The man was a young boy when the war broke out and the German army occupied Paris. THe boy remembers the adults hiding assets and the people went on with their lives the best they could, not really knowing what would befall them. Occasionally the lad would go out to the country and get a ride in the back of a German troop transport to save time getting home. What he notices were that the trucks were full of soldiers that were grown men. They realized he was just a kid, many soldiers probably had families of their own, and they realized the kid wasn’t there to hurt them.
As the war dragged on, what was produced as a luxury good in France with foods became scarce. The foie gras and other treats would be shipped back to Germany to partake, leaving the French with scares supplies of their delicacies. The other thing the young man notices were that there were two types of German soldiers in Paris. The first had a neat uniform and looked clean, the other, had hand made patches of sorts with his uniform that was a bit tattered.
The first were the German soldiers that had been sent to occupy and probably didn’t really have to fight in the war. The second were the soldiers who fought on the eastern front in Russia that were somehow reassigned. The uniforms were a bit different, as the soldiers patched and made their own patches out of whatever material they could.
In addition to the French underground of resistance. There was also the French underground of gastronomie. The closest analogy I can come with is like prohibition during the 1920’s and 30’s in America; speakeasies were opened where people could go have a drink in places you had to know the password to get in. I am told the French had such places, but as a place to get a full French meal.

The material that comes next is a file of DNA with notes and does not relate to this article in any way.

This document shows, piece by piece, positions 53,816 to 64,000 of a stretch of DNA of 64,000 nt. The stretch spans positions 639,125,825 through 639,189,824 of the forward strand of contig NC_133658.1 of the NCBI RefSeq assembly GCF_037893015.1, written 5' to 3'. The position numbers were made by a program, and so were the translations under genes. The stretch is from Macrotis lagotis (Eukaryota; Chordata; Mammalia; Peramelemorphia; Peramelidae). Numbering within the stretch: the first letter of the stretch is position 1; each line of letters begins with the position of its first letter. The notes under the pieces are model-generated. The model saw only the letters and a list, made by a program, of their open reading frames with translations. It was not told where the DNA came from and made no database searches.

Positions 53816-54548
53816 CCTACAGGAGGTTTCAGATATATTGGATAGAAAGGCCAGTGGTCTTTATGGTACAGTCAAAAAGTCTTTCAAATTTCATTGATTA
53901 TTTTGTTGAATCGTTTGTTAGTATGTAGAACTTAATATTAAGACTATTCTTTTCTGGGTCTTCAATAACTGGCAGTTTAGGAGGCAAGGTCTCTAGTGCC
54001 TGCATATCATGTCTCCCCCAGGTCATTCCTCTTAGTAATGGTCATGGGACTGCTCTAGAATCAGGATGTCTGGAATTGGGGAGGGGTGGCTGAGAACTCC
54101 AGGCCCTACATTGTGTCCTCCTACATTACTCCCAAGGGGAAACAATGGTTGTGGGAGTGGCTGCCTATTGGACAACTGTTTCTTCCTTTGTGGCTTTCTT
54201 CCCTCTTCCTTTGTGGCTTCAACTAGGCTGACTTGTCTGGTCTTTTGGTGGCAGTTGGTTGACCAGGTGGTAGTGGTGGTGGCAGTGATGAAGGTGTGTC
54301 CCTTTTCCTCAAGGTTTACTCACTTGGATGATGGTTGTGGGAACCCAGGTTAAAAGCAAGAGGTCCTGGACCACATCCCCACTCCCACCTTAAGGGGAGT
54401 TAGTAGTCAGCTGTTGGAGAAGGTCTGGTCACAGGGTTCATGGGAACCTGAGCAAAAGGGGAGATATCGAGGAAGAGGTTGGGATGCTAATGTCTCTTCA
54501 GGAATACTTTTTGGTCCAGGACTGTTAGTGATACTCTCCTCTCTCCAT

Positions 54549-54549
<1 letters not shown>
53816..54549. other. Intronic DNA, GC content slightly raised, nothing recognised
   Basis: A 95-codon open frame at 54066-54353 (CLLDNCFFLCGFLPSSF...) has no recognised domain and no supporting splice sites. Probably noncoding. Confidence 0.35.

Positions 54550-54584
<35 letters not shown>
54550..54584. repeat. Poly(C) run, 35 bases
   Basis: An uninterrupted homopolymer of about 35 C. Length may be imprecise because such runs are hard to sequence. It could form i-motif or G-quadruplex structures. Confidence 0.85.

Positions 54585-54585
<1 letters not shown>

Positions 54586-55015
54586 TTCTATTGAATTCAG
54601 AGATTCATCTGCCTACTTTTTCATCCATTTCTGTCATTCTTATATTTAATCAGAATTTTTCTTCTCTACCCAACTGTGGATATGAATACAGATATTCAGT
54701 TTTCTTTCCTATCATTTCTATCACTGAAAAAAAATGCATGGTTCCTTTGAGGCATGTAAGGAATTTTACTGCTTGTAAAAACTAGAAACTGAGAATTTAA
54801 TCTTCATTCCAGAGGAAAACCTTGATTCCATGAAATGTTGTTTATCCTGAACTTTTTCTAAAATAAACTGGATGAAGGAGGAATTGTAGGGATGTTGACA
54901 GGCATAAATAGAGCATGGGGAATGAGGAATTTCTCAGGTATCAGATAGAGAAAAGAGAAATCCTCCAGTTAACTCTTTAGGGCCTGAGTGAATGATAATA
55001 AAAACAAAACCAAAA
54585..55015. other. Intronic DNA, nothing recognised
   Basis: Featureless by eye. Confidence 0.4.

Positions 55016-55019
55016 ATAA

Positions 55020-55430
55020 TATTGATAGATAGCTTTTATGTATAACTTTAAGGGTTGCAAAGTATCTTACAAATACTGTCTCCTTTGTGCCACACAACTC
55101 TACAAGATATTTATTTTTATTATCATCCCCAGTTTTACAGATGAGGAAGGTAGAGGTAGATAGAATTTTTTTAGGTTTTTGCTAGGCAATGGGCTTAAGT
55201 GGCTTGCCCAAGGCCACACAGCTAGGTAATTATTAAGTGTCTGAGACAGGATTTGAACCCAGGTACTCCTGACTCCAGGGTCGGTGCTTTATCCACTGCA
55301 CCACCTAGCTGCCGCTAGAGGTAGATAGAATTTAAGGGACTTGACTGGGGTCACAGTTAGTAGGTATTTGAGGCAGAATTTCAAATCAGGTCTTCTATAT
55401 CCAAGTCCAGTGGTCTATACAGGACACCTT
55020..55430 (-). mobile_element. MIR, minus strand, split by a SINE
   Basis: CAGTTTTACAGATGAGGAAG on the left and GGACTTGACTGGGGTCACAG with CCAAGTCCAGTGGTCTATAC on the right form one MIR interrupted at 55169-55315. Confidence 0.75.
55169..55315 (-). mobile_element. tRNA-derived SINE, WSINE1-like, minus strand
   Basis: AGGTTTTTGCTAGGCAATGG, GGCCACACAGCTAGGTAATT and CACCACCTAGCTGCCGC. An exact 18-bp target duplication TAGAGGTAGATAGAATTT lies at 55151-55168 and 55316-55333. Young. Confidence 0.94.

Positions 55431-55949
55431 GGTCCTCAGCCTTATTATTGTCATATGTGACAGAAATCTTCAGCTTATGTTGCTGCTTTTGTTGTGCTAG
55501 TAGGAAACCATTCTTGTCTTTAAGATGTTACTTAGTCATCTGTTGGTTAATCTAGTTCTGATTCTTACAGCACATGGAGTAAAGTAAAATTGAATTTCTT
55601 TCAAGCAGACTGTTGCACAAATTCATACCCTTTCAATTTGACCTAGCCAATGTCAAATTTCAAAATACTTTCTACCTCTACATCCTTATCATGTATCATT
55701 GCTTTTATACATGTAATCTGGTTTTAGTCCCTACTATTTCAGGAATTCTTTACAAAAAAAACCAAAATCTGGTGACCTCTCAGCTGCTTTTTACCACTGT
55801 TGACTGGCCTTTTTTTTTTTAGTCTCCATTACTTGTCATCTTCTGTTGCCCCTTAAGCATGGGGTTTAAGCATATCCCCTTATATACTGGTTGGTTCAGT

The young boy was older, and he realized that the war was going to end when he heard of the start of the Normandy invasion. Paris was rather deserted that day and he saw a German panzer come up to him in town and the crew popped out for a break and asked where was petrol and which road was the way to “Normandy”
The boy figured that the tank crew had driven all night, looked exhausted, and had a look in their eyes that he had seen men driving off, who seemed to assume they already had their death sentence signed and delivered, yet, were still alive.
As the war came to a close, the young boy would still go out into the country at times, and sometimes he could hitch a ride on a German transport. When he got into the truck, he remembers it was not soldiers who were men, but rather, teenagers and young lads close to his age. They would ask, “Why aren’t you fighting in the war?”
The young boy would shrug his shoulders, “I am French. The war was over for us long ago.
The young Germans teens would look at the young teen, not much younger than them, and nod in a sort of understanding, as if to say, “the war will soon be over for us too.”